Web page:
Title: Prolonged exposure to particulate Cr(VI) is cytotoxic and genotoxic to fin whale cells.
Authors: Meaza, Idoia; Speer, Rachel M; Toyoda, Jennifer H; Lu, Haiyan; Wise, Sandra S; Croom-Perez, Tayler J; Aboueissa, Abou El-Makarim; Wise Sr, John Pierce
Published In J Trace Elem Med Biol, (2020 Dec)
Abstract: BACKGROUND: Hexavalent chromium [Cr(VI)] is a human lung carcinogen and global marine pollutant. High Cr concentrations, resembling the ones observed in occupationally exposed workers, have been observed in fin whales (Balaenoptera physalus) in the Gulf of Maine. This outcome suggests Cr might be disrupting the health of fin whale populations. Indeed, Cr in acute (24 h) exposure does cause toxicity in fin whale cells. However, human cell culture data indicate prolonged exposures (120 h) induce a higher amount of toxicity compared to 24 h exposure due to an inhibition of homologous recombination repair. However, whether prolonged exposure causes similar outcomes in fin whale cells is unknown. OBJECTIVE: Due to the importance of assessing prolonged exposure toxicity, this study focuses on characterizing acute and prolonged exposure of Cr(VI) in male and female fin whale cells. METHODS: Cytotoxicity was measured by the clonogenic assay, also known as colony forming assay, which measures the ability of cells to proliferate and form colonies after the treatment. DNA double strand breaks were analyzed by neutral comet assay. Clastogenicity was measured using the chromosome aberration assay. Intracellular Cr levels were measured with Graphite Furnace Atomic Absorption Spectrometry (GFAAS) with Syngistix Software. RESULTS: In this study, we demonstrate that particulate Cr(VI) induces cytotoxicity and genotoxicity in a treatment-dependent manner after 24 h and 120 h exposures. Cytotoxicity levels were generally low with relative survival above 64 %. DNA double strand break data and chromosome aberration data were elevated after a 24 h exposure, but decreased after a 120 h exposure. While cytotoxicity was similar after 24 h and 120 h exposures, less DNA double strand breaks and chromosomal instability occurred with prolonged exposure. CONCLUSION: Particulate Cr(VI) is cytotoxic and genotoxic to fin whale cells after acute and prolonged exposures. The reduction of genotoxicity we have observed after 120 h exposure may be partly explained by lower intracellular Cr levels after 120 h. However, the decrease in intracellular levels is not reflected by a similar decrease in chromosome aberrations suggesting other mechanisms may be at play. Male fin whale cells appear to be more susceptible to the genotoxic effects of particulate Cr(VI) while female cells are less susceptible possibly due to increased cell death of damaged cells, but more work is needed to clarify if this outcome reflects a sex difference or interindividual variability. Overall, the study shows particulate Cr(VI) does induce toxicity at both acute and prolonged exposures in fin whales cells indicating Cr(VI) exposure is a health risk for this species.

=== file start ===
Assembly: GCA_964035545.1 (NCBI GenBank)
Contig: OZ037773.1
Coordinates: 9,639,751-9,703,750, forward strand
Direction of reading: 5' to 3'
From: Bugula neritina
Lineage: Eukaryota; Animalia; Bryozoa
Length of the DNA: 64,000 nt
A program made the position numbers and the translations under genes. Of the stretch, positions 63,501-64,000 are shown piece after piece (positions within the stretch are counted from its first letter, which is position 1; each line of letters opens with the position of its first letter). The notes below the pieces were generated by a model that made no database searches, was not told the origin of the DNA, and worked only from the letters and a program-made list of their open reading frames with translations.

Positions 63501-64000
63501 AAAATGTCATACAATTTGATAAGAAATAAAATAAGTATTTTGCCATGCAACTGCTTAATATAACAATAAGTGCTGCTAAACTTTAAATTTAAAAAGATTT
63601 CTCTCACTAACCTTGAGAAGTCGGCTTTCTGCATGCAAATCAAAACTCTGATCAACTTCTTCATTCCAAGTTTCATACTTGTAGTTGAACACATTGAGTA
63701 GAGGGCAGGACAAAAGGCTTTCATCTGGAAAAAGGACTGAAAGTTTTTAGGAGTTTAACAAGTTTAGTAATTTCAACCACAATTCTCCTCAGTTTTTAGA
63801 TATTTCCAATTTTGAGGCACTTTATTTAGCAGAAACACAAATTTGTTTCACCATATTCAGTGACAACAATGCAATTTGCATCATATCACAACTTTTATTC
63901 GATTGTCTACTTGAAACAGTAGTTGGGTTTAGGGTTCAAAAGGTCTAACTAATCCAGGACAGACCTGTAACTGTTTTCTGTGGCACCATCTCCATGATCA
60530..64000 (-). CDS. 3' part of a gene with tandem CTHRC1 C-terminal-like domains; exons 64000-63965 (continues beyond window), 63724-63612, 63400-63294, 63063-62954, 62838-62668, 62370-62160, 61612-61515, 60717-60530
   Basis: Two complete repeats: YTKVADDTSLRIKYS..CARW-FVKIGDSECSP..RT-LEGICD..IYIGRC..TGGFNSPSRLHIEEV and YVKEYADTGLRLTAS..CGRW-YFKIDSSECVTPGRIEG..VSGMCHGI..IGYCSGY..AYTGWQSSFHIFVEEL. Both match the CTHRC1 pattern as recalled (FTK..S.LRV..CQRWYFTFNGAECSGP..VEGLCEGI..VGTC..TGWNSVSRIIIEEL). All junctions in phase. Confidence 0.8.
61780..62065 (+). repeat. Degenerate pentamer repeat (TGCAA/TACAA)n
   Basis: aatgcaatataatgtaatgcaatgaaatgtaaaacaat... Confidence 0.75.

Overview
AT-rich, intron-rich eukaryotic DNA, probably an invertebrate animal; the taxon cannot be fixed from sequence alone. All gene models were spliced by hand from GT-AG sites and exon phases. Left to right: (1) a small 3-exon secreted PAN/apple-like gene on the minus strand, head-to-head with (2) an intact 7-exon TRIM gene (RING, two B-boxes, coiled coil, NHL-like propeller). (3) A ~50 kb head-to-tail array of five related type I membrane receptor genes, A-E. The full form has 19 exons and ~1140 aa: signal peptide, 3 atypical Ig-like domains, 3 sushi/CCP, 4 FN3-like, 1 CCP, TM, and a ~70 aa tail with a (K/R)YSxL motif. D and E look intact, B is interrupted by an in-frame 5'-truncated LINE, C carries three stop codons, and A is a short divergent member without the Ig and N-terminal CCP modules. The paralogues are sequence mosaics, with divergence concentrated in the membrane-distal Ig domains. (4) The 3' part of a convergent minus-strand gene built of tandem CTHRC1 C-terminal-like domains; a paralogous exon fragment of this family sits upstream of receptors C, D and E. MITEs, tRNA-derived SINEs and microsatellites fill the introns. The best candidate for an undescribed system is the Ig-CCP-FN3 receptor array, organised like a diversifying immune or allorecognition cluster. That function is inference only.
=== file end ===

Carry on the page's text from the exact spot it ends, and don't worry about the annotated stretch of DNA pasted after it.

PubMed ID: 32570008
MeSH Terms: No MeSH terms associated with this publication